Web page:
Another style of wetsuit has an open cell interior with a smoothskin exterior. These are most commonly used for freediving competition use, but some spearfishers use them in areas with minimal chance for abrasions e.g blue water hunting. Smoothskin is the outermost layer of neoprene before it is cut into sheets. The benefit of this type of wetsuit is less drag in the water due to the super smooth exterior. Less drag means more speed for less effort. They are also the most flexible style of wetsuit as there is no additional lining to restrict movement in any way. Additionally smoothskin is the warmest option if you are getting in and out of the water as the exterior smoothskin surface dries almost immediately reducing the windchill factor. The downside of a smoothskin exterior is without any material lining it any small cuts and abrasions can easily tear it. You need to be extremely delicate when putting this style of wetsuit on and off as they tear very easily (I am talking from experience).

(Image: Open cell/ smoothskin wetsuit) open cell smoothskin wetsuit

The third wetsuit style I want to compare is lined on the interior (closed cell) and smoothskin on the exterior. This is a great option for freediving and triathlon/ ocean swimming as it has low drag with some strength due to the lining on the inside. It is also an option for warm open water spearfishing. The internal lining protects the wetsuit from tearing when getting in and out of it – a task that is particularly delicate with open cell/ smoothskin wetsuits. The downside is with a closed cell interior these wetsuits are not as warm and designed for warmer waters and pool use. Additionally the smoothskin exterior has very little external protection against sharp objects or environments you may often run into into when spearfishing such as fish spikes, sharp rocks and even fingernails.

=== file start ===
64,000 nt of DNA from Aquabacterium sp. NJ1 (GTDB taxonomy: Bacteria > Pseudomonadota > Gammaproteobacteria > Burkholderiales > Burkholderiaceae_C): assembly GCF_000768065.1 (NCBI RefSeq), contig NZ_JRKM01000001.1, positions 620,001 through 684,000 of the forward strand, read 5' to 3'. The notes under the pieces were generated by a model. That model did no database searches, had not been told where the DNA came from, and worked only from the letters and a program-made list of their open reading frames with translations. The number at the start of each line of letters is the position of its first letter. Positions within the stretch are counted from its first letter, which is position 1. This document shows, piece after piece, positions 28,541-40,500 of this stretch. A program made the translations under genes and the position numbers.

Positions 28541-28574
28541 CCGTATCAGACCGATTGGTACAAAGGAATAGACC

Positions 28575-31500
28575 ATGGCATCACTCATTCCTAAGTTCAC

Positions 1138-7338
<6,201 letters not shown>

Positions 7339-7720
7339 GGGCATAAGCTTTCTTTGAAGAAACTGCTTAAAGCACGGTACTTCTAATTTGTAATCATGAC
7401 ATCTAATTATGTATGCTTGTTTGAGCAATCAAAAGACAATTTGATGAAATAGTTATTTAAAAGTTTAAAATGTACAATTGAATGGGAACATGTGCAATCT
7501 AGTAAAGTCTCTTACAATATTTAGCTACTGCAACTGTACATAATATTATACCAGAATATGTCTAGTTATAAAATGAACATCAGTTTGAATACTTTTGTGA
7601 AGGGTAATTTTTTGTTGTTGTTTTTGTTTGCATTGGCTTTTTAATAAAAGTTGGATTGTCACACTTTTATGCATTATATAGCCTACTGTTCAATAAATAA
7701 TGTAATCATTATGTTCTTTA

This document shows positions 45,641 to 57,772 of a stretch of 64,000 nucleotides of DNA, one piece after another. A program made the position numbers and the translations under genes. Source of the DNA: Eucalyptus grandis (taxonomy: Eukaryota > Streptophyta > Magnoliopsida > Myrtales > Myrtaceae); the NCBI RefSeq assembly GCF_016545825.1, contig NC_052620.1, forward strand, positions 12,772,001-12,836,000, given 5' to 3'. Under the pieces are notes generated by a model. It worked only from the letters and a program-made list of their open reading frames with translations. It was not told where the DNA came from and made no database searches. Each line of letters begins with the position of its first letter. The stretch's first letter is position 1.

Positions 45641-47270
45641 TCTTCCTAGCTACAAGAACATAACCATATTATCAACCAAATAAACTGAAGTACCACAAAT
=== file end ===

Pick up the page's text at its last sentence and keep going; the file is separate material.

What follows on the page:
The final wetsuit to consider is the double lined wetsuit (lined interior and exterior) closed cell wetsuit. We have already looked at the benefits of a closed cell wetsuit. Durable and easy to put on. The downsides are less warmth than open cell and more drag than a smooth skin. This type of wetsuit is perfect for surfing and general scuba diving. For freediving and spearfishing I only recommend these wetsuits in 1.5mm for warm water diving – 27 degrees celsius and above.

In conclusion I hope this helps you find the right wetsuit for you and your needs. Remember the most important thing is just getting out there and getting in the water with whatever equipment you have. But with the right wetsuit choice you will find the most comfort and get the most out of your diving.

Have fun.



  • by Dan Posted October 2, 2018 1:31 am

    What is the BEST kind of lube for an open cell, smooth skin suit?

    Thank You,

    • by admin Posted October 4, 2018 7:06 pm

      We recommend the use of a low ph shampoo or conditioner

    • by DANIEL RYBARCZYK Posted July 28, 2019 1:43 am

      Use a mix of 1/4 baby shampoo and 3/4 warm water. completely coat the inside, and slosh around. You can slide right in. Baby shampoo will NOT irritate your skin. Good Diving!